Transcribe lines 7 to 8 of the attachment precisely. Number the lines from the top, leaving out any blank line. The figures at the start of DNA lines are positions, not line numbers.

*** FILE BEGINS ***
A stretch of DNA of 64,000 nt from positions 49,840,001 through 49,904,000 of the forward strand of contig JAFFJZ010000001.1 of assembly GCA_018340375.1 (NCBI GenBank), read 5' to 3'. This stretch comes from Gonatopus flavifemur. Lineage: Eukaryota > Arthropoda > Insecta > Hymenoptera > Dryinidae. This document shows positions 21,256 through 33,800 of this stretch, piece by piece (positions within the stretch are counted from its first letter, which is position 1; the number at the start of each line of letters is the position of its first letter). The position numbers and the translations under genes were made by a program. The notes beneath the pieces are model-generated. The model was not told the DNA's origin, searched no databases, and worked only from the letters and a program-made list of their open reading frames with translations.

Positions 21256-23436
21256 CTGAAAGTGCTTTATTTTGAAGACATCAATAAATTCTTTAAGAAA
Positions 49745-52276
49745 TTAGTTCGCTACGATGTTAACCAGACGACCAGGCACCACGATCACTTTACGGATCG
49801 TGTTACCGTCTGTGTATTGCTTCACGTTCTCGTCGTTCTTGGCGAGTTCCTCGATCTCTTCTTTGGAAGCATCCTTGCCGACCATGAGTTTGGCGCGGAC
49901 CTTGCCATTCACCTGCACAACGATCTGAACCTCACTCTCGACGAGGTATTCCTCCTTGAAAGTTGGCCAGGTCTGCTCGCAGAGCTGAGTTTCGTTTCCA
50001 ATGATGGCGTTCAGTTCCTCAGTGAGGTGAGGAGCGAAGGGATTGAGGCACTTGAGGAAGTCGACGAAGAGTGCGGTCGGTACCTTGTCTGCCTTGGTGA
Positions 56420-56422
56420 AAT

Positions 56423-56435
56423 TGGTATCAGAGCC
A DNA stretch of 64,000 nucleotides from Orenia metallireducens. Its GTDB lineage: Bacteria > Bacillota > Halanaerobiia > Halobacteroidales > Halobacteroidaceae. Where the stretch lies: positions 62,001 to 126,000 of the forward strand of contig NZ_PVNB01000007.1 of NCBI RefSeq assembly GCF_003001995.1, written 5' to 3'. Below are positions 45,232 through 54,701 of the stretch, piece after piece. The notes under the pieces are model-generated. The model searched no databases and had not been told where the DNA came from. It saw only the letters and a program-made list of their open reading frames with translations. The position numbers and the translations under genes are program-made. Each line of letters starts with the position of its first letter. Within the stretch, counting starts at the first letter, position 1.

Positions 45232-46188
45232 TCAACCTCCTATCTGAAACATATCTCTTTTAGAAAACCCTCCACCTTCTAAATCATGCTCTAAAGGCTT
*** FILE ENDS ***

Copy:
49901 CTTGCCATTCACCTGCACAACGATCTGAACCTCACTCTCGACGAGGTATTCCTCCTTGAAAGTTGGCCAGGTCTGCTCGCAGAGCTGAGTTTCGTTTCCA
50001 ATGATGGCGTTCAGTTCCTCAGTGAGGTGAGGAGCGAAGGGATTGAGGCACTTGAGGAAGTCGACGAAGAGTGCGGTCGGTACCTTGTCTGCCTTGGTGA